You want to know something weird? As I was uploading my book and going through the various forms about how to catalog and market it, I discovered that there isn’t a single category for infidelity.
Oh, there are categories and subcategories for all sorts of afflictions like eating disorders, OCD, suicide. And there are umbrella groups like “abuse” — which I didn’t file the book under because most people, at least initially, resist the idea that infidelity is abuse and wouldn’t look there.
Yet actually they don’t have ANY place to look because infidelity is not a category. I’m not a sociologist, but my guess more people are cheated on than off themselves, or have bulimia. Goddamn infidelity is common — so WHERE IS IT?
In the end I went with “Divorce/Separation” and “Relationships/Family” (rather broad).
But it underscored something that prompted me writing the book in the first place — the chump experience is invisible.
Unless it’s tied to the cheater’s narrative — are you winning them back? did you make them cheat? will you be a lucky soul who gets remorse? — we’re just bit players in the narcissist soap opera.
And look, who wants to out themselves publicly as a chump? Weirdly, cheaters don’t have as much hesitation, judging by the articles on HuffPo and in glossy magazines about how fabulous it is to be a mistress or a player. How naughty and edgy and paradigm shattering!
Early on, I once appeared on a HuffPo video panel with Dr. Tammy (of the New Monogamy infamy) and she said off the air as we were all chatting with each other “Oh, I don’t know anyone that admits to being cheated on.” And I said “Really? I’m pretty out there with it. I call myself ‘Chump Lady.'” She smirked.
Then today, I got smirked at again. I spent the day at the Texas Writers’ League “Agents and Editors” conference, where tomorrow I pitch an agent. We’re encouraged in the literature to just sidle up to these people and pitch our books. An absolutely dreadful suggestion (and one that is apparently very profitable judging by the number of paying guests in the room). Who wants to mix at a cocktail party of 300 people who want to tell you about their fiction ideas? Clearly not the agents.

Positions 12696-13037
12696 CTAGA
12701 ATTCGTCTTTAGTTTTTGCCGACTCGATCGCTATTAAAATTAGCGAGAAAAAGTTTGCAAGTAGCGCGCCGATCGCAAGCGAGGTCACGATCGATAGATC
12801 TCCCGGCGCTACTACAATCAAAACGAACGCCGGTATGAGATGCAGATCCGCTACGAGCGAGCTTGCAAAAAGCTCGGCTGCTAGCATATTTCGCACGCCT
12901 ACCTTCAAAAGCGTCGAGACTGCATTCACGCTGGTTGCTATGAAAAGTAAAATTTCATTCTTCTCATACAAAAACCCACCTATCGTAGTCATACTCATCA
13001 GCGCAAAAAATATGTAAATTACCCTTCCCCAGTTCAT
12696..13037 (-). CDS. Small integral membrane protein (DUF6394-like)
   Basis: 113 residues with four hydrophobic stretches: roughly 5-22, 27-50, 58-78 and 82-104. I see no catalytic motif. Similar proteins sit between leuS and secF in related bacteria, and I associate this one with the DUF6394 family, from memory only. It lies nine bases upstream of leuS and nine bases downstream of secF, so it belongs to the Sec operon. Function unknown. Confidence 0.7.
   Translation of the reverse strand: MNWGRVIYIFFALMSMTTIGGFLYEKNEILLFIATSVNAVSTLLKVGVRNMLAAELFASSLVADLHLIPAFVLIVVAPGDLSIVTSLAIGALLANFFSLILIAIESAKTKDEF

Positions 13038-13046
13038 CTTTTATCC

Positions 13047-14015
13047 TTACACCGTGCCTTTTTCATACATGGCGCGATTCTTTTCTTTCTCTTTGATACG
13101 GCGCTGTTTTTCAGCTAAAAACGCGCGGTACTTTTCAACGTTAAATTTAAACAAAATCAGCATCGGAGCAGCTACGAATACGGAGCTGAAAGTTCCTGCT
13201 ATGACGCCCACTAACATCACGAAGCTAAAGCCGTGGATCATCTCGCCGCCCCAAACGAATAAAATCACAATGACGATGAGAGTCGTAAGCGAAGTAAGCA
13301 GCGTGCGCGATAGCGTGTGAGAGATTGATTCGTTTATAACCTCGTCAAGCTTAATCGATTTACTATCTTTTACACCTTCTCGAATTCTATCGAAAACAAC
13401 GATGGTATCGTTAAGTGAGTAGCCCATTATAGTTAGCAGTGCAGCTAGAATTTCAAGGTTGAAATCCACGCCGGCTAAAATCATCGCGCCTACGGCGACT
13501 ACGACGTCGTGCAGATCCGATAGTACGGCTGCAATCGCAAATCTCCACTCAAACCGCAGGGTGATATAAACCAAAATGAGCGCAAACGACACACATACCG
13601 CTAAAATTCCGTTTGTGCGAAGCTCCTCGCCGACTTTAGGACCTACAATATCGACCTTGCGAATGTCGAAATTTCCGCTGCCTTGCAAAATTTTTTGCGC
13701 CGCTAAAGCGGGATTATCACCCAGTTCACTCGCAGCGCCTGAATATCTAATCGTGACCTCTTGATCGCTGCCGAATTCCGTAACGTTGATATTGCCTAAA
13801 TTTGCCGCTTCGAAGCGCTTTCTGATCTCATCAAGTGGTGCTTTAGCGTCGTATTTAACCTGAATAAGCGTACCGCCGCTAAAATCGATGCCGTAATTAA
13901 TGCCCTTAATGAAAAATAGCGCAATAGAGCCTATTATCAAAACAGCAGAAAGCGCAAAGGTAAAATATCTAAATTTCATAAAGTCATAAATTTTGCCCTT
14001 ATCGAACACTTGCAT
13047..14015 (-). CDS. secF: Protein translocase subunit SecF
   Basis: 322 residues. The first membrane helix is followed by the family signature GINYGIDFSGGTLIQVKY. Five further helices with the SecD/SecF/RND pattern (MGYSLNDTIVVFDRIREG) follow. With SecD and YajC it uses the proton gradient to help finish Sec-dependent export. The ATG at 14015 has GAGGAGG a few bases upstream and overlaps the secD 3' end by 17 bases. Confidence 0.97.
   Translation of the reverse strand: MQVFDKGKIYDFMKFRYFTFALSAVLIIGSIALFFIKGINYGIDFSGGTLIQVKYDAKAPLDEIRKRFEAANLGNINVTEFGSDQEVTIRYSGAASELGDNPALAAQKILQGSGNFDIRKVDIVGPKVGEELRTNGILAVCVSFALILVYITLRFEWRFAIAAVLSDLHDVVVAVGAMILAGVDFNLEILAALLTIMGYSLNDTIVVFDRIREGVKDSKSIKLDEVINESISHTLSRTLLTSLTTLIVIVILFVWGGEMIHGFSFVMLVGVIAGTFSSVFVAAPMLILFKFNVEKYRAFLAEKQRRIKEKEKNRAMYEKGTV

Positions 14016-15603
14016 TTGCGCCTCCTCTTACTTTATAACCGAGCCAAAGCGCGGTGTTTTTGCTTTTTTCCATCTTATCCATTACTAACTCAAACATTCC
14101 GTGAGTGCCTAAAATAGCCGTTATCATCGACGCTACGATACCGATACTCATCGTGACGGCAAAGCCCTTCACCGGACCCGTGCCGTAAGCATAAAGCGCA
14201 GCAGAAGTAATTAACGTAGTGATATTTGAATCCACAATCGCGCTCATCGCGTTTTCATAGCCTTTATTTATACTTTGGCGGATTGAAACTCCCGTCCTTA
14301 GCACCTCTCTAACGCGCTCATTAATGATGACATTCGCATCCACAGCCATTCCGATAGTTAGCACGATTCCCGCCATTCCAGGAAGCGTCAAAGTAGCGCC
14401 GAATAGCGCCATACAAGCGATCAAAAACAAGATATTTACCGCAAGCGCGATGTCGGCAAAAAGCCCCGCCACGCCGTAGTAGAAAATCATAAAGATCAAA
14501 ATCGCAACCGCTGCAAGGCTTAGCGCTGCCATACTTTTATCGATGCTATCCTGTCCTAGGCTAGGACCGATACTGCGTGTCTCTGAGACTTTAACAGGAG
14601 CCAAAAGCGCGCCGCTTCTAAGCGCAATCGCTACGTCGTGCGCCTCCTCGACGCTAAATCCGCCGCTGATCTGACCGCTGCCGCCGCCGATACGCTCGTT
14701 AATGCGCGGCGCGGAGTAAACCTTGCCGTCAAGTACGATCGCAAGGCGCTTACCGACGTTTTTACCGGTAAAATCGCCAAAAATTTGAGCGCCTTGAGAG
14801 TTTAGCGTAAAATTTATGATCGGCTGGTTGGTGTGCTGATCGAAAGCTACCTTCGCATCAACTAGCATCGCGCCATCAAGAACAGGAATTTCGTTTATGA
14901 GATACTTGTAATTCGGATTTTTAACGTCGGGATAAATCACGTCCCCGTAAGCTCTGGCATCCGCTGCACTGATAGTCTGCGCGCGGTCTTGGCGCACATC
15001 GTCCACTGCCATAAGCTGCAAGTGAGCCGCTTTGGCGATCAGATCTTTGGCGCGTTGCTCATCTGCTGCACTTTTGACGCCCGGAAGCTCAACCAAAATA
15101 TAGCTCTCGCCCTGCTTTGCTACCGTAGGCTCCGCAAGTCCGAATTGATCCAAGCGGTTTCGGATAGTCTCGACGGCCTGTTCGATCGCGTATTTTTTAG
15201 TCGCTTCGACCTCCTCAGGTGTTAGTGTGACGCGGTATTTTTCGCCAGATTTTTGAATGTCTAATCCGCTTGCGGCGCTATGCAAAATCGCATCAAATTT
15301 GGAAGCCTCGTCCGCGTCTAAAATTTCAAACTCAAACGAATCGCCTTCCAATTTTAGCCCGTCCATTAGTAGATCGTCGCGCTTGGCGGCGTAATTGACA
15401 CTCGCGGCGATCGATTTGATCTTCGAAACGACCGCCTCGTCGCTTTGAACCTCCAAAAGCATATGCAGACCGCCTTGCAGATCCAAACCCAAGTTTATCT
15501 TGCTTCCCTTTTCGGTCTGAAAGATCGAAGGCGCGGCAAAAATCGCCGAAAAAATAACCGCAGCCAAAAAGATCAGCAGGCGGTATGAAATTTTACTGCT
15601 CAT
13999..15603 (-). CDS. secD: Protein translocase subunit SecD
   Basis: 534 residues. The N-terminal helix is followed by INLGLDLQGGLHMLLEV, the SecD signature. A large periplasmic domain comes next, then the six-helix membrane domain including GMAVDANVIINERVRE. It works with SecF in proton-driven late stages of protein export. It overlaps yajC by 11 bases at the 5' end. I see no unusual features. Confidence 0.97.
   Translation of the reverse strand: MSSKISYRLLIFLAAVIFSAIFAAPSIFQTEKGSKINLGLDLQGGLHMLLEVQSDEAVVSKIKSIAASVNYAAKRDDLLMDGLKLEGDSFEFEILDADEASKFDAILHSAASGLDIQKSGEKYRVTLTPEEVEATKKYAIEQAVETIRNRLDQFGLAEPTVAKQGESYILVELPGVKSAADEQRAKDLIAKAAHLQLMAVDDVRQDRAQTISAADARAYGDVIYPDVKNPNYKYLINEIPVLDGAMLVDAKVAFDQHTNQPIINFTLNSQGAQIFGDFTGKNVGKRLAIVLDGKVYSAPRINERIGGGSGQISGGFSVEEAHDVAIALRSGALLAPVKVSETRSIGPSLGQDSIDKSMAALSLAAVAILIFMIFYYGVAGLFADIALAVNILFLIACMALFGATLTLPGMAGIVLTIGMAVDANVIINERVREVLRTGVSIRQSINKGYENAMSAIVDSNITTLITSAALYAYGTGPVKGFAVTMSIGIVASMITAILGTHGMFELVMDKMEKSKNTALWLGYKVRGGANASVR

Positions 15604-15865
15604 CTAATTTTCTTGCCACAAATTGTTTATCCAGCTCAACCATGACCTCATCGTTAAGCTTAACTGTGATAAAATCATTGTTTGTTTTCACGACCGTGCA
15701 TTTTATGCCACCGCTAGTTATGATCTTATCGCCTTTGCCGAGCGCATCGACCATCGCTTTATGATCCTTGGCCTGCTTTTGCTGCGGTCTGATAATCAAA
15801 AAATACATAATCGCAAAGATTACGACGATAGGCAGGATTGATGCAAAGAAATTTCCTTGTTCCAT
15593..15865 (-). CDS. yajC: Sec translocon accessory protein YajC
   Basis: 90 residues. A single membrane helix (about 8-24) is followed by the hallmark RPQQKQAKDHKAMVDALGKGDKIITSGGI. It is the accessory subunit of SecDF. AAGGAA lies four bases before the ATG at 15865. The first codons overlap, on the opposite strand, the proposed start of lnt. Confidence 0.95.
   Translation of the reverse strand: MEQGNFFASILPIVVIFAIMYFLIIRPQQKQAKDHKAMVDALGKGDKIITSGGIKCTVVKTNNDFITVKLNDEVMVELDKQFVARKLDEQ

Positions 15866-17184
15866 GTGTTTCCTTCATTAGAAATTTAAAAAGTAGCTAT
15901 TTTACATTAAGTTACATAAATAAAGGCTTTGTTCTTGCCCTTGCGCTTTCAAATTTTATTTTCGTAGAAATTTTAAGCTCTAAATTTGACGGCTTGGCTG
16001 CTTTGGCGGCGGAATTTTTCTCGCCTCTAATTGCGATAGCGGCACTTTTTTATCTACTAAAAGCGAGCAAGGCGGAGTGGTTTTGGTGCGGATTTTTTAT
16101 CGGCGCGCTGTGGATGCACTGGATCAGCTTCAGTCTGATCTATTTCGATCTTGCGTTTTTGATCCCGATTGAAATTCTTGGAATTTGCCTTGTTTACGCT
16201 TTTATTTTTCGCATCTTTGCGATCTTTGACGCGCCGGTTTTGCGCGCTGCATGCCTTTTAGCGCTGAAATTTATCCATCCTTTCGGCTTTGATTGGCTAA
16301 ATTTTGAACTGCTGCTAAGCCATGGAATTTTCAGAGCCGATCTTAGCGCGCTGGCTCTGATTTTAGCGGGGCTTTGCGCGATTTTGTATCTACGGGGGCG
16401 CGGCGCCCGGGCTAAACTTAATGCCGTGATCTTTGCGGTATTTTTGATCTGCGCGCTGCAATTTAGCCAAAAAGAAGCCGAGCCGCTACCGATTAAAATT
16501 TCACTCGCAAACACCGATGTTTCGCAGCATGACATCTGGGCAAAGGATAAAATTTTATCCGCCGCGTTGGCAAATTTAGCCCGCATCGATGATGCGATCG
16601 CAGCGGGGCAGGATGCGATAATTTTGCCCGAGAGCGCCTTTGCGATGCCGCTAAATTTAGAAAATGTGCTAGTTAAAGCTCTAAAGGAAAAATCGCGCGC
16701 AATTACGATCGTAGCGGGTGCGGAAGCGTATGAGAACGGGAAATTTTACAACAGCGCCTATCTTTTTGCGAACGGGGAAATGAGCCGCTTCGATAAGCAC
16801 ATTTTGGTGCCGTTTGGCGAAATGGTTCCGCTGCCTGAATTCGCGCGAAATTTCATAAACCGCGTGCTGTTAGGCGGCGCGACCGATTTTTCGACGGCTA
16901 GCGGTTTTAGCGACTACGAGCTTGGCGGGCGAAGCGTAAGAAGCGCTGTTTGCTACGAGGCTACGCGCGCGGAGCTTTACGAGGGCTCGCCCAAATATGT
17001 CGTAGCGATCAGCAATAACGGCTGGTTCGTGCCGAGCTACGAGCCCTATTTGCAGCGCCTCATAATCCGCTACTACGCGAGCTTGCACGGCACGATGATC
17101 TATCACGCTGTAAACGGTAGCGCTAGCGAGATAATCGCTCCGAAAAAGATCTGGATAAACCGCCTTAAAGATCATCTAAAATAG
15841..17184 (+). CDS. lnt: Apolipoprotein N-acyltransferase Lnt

“See, they’re deep in the Amazon jungle, lost on an adventure tour, when they’re visited by an Aztec God!”
(This was a real pitch by a real person, who was very nice and spent three months in Peru. And for all I know it’s a future best seller.)
You’re supposed to razzle dazzle these people with your Awesome Ideas and coolness factor and marketability. Because these are the gate keepers of traditional publishing — the people who publish Cameron Diaz’s latest cookbook! (I wish I was making this up, I’m not.)
They give you this little field guide with photos of agents, so you can Meet Them and pet them like zoo animals. I wound up standing behind a cluster of them waiting in line at the bar. One turned to the other and turned her name tag inside so no one could see she was an editor. They laughed. And one of them, who looked older, and worked for a very respectable publishing house, I wanted to meet. (I had ID-ed her in my field guide.) So I asked her politely if I could pitch her my book and she looked seriously annoyed.
Okay, she probably just wanted a beer and to schmooze with her fellow incognito agents, but apparently we were at cross purposes. I read the literature (and paid the fee) to attend an event to meet agents, and she clearly didn’t want to be met. But (heavy sigh) went along.
I explained CL in under 30 seconds, and led with the blog has 2.5 million views.
She — honest to God — wrinkled her nose and sneered “That sounds quirky.”
And then “I don’t do self help.” Said in the tone of voice of “I don’t scrub latrines” or “I don’t eat dog feces.”
Lady — be warned. You’re a future cartoon. I’m taking notes tomorrow.
And look — I had no expectations other than a polite, brief introduction and a thanks but no thanks. But I can’t help but think that part of the brush off was I just identified myself as a chump. I write about being chumped. I find the humor in it. I draw cartoons. I try to help people who were chumped liked me.
Maybe she’s just an asshole and sneers at everyone. But the “self help” comment — really? Is self help such a bad thing? OMG you’re a SELF who needs HELP!
Honestly, I don’t expect tomorrow to go any better. On a note of exquisite irony — the agent they paired me with worked on Bill Clinton’s memoirs. Yes, I got paired with the woman who helped the world’s most famous philanderer write a book. I loved Clinton as a president, and I miss the days where the nation’s biggest problem was whether or not the leader of the free world got a blow job, but come on, the guy was a hound dog! You think this person wants to hear the chump point of view?
Are we invisible? I think we are. I think most people shut the fuck up about being chumped. You don’t want to emotionally vomit on people, but why the shame? Why the invisibility? Why are WE mortified? We didn’t rate escorts or fuck our personal trainers.
Thanks for buying my book. I know we’re out there. And they’re going to hear from us.
Or at least they’re going to hear from my “quirky” ass.